Arizona Black Rattlesnake
Arizona Black Rattlesnake

CC BY-SA 2.0
Dyan Bone
U.S. Forest Service, Southwestern Region, Kaibab National Forest

Arizona Black Rattlesnake (Crotalus cerberus)

This species of rattlesnakes can grow to an average length of 3 feet with a color pattern that consists of a dark grayish, brownish black, or reddish brown color. Arizona Black Rattlesnakes undergo morphological color relatively quickly. This ability is shared with chameleons, lizards, and some other snake species. The primary prey is usually other reptiles, birds, eggs, and mammals.
Black-tailed Rattlesnake
Black-tailed Rattlesnake

CC BY 2.0
Greg Schechter

Black-tailed Rattlesnake (Crotalus molossus)

This medium sized species can reach up to 42 inches in length and ranges in color from yellows and olive greens to browns and blacks. Their most distinguishing feature is their black tail scales. The Black-tailed Rattlesnake is found in the southwestern United States, Gulf of California, and Mexico. Their primary food source is mammals and birds. This species is considered to be one of the most docile rattlesnakes because of its calm demeanor and curious nature. Bites are rare. This species is classified as Least Concern on the IUCN Red List of Threatened Species.
A Mohave Rattlesnake
Mohave Rattlesnake

CC BY 2.0
Geoff Gallice

Mohave Rattlesnake (Crotalus scutulatus)

This rattlesnake is highly venomous and typically found int he deserts of the southwest. It is considered one of the worlds most potent rattlesnakes. They are not found near Montezuma Castle; however, there was one documented at Tuzigoot National Monument in 2020. Primarily found in high deserts or lower mountain slopes hunting small mammals and reptiles. This speicies is classified as Least Concern on the IUCN Red List of Threatened Species.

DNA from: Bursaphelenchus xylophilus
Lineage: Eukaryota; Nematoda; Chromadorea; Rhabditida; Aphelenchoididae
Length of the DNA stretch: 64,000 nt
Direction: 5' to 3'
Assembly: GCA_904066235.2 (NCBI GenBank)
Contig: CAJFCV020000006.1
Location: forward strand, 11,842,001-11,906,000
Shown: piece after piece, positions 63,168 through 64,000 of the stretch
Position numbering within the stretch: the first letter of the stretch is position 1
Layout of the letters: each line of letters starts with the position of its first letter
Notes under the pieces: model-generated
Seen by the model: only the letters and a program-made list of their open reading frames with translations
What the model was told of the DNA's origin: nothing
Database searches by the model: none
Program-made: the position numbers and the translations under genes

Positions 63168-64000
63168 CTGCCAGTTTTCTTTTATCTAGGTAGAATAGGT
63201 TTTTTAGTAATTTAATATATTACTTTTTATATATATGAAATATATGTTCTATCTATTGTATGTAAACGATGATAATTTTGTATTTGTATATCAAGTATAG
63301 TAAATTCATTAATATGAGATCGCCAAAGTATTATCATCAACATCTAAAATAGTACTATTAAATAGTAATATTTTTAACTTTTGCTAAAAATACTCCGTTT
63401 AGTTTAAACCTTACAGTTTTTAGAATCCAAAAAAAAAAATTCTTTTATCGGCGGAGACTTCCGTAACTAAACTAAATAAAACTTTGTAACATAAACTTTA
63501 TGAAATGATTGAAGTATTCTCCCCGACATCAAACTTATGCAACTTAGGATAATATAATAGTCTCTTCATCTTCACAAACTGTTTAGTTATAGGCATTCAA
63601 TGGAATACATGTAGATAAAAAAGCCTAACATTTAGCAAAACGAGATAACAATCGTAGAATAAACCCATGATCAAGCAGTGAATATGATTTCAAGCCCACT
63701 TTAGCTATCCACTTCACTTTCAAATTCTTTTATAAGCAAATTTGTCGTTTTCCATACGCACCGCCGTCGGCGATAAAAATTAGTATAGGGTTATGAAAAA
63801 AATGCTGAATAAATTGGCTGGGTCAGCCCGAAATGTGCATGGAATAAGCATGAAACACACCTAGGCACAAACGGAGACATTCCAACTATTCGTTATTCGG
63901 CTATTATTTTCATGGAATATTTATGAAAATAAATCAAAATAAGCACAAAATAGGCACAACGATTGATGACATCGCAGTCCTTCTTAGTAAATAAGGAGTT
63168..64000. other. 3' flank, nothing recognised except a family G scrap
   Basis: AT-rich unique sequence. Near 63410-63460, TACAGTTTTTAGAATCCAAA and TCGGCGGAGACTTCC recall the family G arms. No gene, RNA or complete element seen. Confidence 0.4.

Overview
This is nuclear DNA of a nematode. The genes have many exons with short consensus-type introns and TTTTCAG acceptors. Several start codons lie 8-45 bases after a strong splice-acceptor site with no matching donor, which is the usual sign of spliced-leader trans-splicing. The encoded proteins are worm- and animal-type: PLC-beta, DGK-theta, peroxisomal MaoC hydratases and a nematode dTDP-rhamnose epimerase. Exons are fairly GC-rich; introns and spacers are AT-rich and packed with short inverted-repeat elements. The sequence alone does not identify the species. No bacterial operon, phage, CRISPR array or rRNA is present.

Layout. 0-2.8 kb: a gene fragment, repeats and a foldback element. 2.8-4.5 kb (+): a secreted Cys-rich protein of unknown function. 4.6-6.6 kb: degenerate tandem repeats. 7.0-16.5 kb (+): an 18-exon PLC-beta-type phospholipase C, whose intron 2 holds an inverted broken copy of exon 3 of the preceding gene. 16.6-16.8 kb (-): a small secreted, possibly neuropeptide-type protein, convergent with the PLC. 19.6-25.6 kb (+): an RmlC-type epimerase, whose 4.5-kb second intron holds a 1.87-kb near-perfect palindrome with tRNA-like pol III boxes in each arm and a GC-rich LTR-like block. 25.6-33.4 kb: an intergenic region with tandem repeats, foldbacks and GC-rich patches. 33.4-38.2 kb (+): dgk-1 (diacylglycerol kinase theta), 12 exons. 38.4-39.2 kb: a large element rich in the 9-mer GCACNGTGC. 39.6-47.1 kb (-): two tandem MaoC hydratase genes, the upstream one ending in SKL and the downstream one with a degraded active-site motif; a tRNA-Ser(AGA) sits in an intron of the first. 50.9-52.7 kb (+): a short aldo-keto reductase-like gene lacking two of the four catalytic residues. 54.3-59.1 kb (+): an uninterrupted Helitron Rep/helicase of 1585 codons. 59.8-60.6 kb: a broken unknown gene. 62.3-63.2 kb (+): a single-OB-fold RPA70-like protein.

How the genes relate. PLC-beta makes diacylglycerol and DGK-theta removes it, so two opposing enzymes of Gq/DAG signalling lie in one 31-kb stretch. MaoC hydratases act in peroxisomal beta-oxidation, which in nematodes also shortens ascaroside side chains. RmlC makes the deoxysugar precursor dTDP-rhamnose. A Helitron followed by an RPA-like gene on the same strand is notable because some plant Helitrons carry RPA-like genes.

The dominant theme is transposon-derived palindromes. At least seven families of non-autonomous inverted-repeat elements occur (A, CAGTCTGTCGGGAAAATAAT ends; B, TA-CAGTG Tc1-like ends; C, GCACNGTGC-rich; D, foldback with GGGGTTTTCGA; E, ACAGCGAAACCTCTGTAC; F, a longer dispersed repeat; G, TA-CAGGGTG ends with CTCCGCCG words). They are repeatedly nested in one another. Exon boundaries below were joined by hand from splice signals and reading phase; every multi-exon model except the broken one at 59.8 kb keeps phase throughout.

Western Diamondback Rattlesnake
Western Diamond-backed Rattlesnake

Jim Porter

Western Diamond-backed Rattlesnake (Crotalus atrox)

This species can be found in the southwestern United States and Mexico and is responsible for the majority of snakebite fatalities of the southwest. It thrives in flat coastal plains to steep rocky canyons and hillsides. Western Diamond-backed rattlesnakes are social during mating season and are usually inactive in October through March. Their prey consists of anything they can wrap their head around and are not picky eaters. This species is classified as Least Concern on the IUCN Red List of Threatened Species. There is a good chance to see this snake during your visit to Montezuma Castle and Montezuma Well National Monument within the summer months.
Western Rattlesnake
Western Rattlesnake

CC BY-SA 3.0
Kameron Perensovich

Western Rattlesnake (Crotalus oreganus)

A venomous pit viper species which preys on small mammals, ground nesting birds, and occasionally amphibians and reptiles. The Western Rattlesnake can grow up to 3 feet long with a maxium size up to 5 feet. The snake lives on the land but will sometimes climb trees or bushes. They are typically active diurnally in cooler weather and nocturnally during hot weather. Western Rattlesnakes can produce from 1 to 25 young each season, this is highly dependent on the availabilty of food. This species is classififed as Least Conern on the IUCN Red List of Threatened Species.

Last updated: March 3, 2021